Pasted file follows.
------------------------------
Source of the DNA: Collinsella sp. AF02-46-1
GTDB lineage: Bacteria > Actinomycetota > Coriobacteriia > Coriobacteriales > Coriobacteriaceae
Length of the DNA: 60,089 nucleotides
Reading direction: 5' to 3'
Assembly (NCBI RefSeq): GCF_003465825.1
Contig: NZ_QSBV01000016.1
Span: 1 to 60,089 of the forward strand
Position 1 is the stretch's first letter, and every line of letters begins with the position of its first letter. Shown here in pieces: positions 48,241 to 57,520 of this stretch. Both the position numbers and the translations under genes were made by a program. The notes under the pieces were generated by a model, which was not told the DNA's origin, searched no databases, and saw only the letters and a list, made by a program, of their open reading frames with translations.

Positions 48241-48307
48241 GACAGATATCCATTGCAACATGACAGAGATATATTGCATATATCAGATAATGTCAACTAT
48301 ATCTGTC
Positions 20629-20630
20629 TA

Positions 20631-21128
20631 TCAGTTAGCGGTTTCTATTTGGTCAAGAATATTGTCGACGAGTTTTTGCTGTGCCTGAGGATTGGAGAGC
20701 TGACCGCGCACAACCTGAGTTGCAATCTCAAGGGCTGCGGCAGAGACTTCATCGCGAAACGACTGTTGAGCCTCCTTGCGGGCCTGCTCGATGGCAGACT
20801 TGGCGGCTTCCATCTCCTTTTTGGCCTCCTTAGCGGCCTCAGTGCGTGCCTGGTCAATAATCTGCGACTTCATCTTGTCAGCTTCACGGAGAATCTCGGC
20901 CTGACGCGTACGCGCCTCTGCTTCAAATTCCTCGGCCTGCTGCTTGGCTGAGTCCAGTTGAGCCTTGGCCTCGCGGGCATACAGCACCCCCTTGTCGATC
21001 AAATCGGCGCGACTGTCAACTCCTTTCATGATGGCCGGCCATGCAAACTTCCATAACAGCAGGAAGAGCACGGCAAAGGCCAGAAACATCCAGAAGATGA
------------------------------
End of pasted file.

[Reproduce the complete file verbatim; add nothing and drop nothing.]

Source of the DNA: Collinsella sp. AF02-46-1
GTDB lineage: Bacteria > Actinomycetota > Coriobacteriia > Coriobacteriales > Coriobacteriaceae
Length of the DNA: 60,089 nucleotides
Reading direction: 5' to 3'
Assembly (NCBI RefSeq): GCF_003465825.1
Contig: NZ_QSBV01000016.1
Span: 1 to 60,089 of the forward strand
Position 1 is the stretch's first letter, and every line of letters begins with the position of its first letter. Shown here in pieces: positions 48,241 to 57,520 of this stretch. Both the position numbers and the translations under genes were made by a program. The notes under the pieces were generated by a model, which was not told the DNA's origin, searched no databases, and saw only the letters and a list, made by a program, of their open reading frames with translations.

Positions 48241-48307
48241 GACAGATATCCATTGCAACATGACAGAGATATATTGCATATATCAGATAATGTCAACTAT
48301 ATCTGTC
Positions 20629-20630
20629 TA

Positions 20631-21128
20631 TCAGTTAGCGGTTTCTATTTGGTCAAGAATATTGTCGACGAGTTTTTGCTGTGCCTGAGGATTGGAGAGC
20701 TGACCGCGCACAACCTGAGTTGCAATCTCAAGGGCTGCGGCAGAGACTTCATCGCGAAACGACTGTTGAGCCTCCTTGCGGGCCTGCTCGATGGCAGACT
20801 TGGCGGCTTCCATCTCCTTTTTGGCCTCCTTAGCGGCCTCAGTGCGTGCCTGGTCAATAATCTGCGACTTCATCTTGTCAGCTTCACGGAGAATCTCGGC
20901 CTGACGCGTACGCGCCTCTGCTTCAAATTCCTCGGCCTGCTGCTTGGCTGAGTCCAGTTGAGCCTTGGCCTCGCGGGCATACAGCACCCCCTTGTCGATC
21001 AAATCGGCGCGACTGTCAACTCCTTTCATGATGGCCGGCCATGCAAACTTCCATAACAGCAGGAAGAGCACGGCAAAGGCCAGAAACATCCAGAAGATGA